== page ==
"I'm going to be just like Reggie Bush only better," said Rainey. "I'll be all over the field, doing all kinds of things with the ball. That's how they want to use me. I told them all I want to do is play and they said they'll find ways to get me the ball."
He's already qualified academically for Division I and he could graduate at mid-year to make it to Florida in time for spring practice but that's a decision he's not ready to make quite yet.
"I've been talking to a lot of my friends who are seniors and I see all the senior only activities they get to do," he said. "I don't know if I want to miss out on all that. You only get to be a senior in high school once in your life and doing all the activities with your friends who you've known since you're little is something I'm not sure I want to miss out on."
He'll be at the Florida football camp this summer and maybe a couple of others. He's planning to run on the AAU track circuit, too. He's convinced that the work he can do on the track this summer will not only make him faster for high school football in the fall but it will also prepare him for a run at the state 100-meter dash championship in the spring.
"I want to go out winning the state 100 championship," he said. "That's one of my goals and another reason I think I'd like to stick around for my full senior year."
He wants to go out with three straight state championships and two national championships in football, too. In the fall, he'll be plying his trade, using his speed to blow by everyone on one play and then making half the defensive team look silly trying to bottle him up on the next.
"I love challenges and that's why football is fun," he said. "I love to make people miss and I love to out run them. Someday someone might stop me one-on-one but not now. Sometimes it all seems too easy and that's why I know I need to get on to that next level where the challenges will be tougher every day in practice and in games. I feel like I'm ready for the college level now. I need the extra challenges."
And he will be facing those challenges as a Gator.
"It's what I always wanted to be," he said.
COMBINE NOTES: About 400 kids participated in the Saturday combine. Athletes from as far away as Washington, Minnesota, Illinois and New Mexico were on hand to show their stuff for what seemed like a coaching convention on the sidelines. Among the college head coaches on hand were Meyer, Charlie Weiss of Notre Dame, Ed Orgeron of Ole Miss and Ralph Friedgen of Maryland.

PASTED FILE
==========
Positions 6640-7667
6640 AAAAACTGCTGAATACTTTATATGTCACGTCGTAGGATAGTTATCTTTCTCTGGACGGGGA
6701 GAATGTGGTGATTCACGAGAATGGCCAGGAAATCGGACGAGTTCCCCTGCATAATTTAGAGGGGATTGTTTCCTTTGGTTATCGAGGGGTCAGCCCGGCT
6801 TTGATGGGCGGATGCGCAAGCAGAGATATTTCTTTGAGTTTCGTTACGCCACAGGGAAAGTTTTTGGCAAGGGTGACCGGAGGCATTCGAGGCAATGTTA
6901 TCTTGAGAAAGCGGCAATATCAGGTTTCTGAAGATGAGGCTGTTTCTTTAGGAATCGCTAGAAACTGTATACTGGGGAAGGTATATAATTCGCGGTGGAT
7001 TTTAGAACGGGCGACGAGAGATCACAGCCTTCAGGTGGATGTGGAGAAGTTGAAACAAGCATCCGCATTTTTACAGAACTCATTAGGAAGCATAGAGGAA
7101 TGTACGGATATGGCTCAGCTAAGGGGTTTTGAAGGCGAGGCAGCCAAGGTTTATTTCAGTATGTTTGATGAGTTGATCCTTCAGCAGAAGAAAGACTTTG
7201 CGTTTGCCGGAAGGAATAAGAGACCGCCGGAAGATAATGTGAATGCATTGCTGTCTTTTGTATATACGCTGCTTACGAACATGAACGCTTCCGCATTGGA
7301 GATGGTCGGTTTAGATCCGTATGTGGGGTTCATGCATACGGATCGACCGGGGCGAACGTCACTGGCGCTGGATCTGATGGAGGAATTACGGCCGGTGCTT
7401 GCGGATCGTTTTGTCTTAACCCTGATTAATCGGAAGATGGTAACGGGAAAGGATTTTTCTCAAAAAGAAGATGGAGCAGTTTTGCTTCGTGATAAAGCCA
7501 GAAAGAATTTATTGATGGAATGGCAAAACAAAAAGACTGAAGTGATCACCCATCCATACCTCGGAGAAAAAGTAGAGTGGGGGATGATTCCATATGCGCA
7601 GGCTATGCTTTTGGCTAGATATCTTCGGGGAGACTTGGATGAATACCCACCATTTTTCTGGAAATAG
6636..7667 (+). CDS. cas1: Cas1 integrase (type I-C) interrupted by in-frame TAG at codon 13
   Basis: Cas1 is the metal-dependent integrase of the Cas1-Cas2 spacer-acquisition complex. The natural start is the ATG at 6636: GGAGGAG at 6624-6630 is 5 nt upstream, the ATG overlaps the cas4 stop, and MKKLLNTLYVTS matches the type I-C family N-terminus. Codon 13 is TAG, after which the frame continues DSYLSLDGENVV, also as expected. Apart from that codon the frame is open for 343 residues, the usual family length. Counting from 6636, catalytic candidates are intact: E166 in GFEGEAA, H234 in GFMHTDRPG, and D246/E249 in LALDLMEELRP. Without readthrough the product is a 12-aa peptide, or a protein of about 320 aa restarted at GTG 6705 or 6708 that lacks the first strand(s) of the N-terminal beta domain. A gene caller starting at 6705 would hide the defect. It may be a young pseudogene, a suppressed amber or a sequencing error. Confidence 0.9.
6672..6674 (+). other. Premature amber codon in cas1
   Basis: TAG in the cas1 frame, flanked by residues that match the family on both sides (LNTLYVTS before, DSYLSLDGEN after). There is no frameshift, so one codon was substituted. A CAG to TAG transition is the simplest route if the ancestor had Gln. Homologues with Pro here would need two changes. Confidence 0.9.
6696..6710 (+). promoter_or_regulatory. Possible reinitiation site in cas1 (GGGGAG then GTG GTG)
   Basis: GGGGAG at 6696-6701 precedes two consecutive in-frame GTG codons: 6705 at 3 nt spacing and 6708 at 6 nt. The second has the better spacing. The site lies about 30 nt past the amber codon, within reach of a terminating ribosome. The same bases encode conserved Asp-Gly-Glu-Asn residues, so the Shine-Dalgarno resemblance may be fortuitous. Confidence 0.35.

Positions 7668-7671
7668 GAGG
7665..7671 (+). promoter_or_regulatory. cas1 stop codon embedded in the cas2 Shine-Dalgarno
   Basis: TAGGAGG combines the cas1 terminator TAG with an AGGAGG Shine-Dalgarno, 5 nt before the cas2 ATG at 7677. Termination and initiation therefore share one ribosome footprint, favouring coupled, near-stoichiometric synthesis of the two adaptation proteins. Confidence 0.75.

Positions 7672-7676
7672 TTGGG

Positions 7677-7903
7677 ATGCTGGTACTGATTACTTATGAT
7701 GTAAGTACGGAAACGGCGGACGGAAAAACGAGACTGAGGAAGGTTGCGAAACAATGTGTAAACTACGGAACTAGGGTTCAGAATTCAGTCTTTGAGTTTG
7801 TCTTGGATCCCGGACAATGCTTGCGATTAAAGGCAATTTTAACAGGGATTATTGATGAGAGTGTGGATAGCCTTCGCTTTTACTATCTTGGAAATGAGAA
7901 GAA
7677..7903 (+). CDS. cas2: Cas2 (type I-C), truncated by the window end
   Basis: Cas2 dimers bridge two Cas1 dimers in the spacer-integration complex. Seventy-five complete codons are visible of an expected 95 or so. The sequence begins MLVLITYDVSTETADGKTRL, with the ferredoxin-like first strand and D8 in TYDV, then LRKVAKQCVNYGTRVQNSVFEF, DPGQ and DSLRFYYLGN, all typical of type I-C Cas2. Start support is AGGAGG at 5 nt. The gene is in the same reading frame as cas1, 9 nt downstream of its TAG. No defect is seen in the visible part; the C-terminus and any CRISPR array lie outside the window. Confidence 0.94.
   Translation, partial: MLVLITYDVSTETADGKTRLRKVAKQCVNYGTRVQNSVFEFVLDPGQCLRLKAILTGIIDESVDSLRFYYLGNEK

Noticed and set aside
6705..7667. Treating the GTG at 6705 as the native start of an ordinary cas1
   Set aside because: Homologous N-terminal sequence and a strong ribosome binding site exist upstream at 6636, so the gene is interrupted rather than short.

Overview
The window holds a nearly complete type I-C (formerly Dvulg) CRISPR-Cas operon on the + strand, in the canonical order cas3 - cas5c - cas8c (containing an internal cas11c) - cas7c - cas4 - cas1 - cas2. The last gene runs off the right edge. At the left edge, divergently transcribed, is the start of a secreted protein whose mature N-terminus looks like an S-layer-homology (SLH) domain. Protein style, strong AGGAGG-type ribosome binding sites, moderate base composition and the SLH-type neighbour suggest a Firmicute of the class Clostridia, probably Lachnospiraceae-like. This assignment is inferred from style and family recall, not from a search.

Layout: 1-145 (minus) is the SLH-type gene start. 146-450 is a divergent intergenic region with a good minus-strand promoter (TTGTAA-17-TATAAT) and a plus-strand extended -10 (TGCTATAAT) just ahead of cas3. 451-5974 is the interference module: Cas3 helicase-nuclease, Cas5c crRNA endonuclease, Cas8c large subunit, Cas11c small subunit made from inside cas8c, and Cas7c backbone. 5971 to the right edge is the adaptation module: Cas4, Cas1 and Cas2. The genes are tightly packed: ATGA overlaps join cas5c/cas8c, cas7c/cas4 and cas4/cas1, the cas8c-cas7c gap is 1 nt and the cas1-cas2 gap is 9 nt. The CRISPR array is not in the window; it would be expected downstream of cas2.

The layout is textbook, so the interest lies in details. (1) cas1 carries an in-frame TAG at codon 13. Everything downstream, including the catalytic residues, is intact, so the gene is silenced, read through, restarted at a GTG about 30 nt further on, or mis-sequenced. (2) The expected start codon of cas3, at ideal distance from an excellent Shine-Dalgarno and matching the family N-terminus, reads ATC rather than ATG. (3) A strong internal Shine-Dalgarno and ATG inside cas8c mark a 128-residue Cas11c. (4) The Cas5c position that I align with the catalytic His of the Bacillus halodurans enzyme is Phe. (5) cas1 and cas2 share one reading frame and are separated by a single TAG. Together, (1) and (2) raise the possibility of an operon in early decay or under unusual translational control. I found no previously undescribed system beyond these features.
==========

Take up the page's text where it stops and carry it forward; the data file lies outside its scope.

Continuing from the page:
Florida assistants Greg Mattison, John Hevesy, Billy Gonzales, Dan Mullen and Doc Holliday were there. Assistants from Alabama, Auburn, Georgia, South Carolina, Tennessee, LSU, Kentucky, West Virginia, Texas, South Florida, UConn, Cincinnati, Michigan, Illinois, Indiana, Purdue, UNLV, Marshall, Missouri and Nebraska were there along with dozens of others.
Former Gators attending were: Noah Brindise (offensive coordinator UNLV); Jim Collins (defensive coordinator, Marshall); John Hunt (offensive line, South Carolina); Dwayne Dixon (wide receivers, North Carolina State); Bubba Spurrier (wide receivers, South Carolina); Robert Gillespie (running backs, South Carolina); Dan Disch (wide receivers, Illinois); Mike Locksley (offensive coordinator, Illinois); Bill Miller (defensive coordinator, Arizona State) and Ed Zaunbrecher (quarterbacks, Purdue).
Some of the Florida football players that showed up to watch were quarterback Chris Leak, linebacker Earl Everett, running backs DeShawn Wynn and Kestahn Moore, wide receiver Louis Murphy and offensive linemen Carl Johnson and Maurice Hurt. Murphy was on crutches. He had his hip cleaned out but will be back off crutches in two weeks and full speed in six weeks. Johnson, who showed up at Florida in January at 365, is a svelte 329 now and says that he'll be down around 320 when August drills begin.